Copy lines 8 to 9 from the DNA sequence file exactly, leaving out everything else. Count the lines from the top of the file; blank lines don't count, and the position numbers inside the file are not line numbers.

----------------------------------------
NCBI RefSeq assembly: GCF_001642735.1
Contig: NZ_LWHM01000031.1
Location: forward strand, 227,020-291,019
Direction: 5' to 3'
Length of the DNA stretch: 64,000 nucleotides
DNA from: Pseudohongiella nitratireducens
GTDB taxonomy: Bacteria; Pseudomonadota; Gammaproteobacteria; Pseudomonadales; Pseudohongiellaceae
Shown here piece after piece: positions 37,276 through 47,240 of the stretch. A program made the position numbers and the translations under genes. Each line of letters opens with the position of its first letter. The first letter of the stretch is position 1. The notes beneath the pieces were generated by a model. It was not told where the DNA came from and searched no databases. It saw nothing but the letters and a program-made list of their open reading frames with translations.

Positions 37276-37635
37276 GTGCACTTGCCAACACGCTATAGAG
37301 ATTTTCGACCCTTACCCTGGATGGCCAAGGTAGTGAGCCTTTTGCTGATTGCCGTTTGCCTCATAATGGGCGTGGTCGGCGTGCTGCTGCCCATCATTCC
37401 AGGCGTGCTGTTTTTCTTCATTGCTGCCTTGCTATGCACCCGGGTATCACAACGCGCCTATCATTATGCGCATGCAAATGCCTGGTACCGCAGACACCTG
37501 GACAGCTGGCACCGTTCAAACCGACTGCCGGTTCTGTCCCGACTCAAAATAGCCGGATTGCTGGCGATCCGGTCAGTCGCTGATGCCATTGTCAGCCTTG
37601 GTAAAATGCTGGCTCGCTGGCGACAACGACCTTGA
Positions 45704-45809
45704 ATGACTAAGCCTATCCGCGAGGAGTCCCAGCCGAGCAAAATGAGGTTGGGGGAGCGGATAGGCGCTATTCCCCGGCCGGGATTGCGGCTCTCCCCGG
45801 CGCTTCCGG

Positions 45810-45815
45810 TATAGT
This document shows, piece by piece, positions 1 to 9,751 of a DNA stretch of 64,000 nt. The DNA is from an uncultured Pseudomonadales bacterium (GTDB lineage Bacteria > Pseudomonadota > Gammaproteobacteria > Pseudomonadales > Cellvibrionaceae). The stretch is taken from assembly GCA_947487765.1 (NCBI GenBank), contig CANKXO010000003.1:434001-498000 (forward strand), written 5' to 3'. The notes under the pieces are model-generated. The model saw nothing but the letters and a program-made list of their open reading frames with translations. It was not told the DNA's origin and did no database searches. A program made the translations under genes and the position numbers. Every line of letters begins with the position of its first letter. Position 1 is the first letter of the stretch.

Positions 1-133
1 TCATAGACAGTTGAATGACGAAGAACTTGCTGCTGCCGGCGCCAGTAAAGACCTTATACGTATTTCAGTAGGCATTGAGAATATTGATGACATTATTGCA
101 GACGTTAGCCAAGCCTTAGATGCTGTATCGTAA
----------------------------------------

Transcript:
Shown here piece after piece: positions 37,276 through 47,240 of the stretch. A program made the position numbers and the translations under genes. Each line of letters opens with the position of its first letter. The first letter of the stretch is position 1. The notes beneath the pieces were generated by a model. It was not told where the DNA came from and searched no databases. It saw nothing but the letters and a program-made list of their open reading frames with translations.

Positions 37276-37635